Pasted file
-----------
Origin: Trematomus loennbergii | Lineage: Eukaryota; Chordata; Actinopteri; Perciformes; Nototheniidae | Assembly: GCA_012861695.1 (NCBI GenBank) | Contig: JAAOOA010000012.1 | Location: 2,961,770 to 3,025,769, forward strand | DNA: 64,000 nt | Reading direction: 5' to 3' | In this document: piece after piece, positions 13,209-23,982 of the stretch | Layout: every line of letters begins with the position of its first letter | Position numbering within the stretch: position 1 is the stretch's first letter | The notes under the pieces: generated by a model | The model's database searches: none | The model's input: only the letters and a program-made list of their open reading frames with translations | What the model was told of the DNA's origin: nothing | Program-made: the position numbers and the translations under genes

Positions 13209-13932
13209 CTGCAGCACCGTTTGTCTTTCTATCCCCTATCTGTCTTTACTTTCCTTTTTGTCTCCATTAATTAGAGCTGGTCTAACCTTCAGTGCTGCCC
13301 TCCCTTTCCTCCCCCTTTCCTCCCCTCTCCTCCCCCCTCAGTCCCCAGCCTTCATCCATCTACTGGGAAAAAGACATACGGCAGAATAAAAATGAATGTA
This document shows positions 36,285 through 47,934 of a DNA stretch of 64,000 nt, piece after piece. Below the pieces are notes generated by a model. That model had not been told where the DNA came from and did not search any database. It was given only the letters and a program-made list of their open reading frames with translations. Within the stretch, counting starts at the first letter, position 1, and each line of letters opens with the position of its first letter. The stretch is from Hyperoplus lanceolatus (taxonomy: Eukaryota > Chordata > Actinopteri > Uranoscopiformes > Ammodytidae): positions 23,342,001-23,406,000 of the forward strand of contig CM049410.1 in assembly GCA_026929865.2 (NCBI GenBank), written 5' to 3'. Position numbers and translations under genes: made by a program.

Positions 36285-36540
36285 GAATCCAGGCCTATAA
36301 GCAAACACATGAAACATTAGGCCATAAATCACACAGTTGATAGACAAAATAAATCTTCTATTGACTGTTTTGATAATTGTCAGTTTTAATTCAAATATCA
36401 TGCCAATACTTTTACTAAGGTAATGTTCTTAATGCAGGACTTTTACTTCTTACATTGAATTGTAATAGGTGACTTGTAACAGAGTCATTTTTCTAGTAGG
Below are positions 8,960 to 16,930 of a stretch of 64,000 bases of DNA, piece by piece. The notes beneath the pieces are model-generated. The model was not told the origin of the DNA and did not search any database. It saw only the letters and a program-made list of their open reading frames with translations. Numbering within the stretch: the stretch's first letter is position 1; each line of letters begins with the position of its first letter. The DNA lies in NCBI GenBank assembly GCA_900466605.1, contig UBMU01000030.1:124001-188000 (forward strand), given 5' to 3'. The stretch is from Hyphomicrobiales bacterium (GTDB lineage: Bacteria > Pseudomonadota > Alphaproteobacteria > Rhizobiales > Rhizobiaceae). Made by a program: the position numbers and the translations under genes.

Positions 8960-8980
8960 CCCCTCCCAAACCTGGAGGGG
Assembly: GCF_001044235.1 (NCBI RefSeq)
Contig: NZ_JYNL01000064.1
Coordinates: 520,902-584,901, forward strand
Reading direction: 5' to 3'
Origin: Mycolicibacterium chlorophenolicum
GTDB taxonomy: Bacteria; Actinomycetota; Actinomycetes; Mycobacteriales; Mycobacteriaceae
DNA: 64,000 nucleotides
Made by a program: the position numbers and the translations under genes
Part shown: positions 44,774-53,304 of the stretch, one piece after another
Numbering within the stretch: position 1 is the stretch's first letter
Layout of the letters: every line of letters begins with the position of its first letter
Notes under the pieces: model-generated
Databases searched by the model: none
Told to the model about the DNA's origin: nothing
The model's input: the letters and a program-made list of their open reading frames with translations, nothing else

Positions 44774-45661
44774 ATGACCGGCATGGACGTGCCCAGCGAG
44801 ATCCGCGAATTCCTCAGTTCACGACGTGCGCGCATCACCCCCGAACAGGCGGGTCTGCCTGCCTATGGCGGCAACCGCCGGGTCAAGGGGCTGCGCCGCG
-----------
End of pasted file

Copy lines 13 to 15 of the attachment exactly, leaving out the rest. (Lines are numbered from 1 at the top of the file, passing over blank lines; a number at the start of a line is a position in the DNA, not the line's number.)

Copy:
Assembly: GCF_001044235.1 (NCBI RefSeq)
Contig: NZ_JYNL01000064.1
Coordinates: 520,902-584,901, forward strand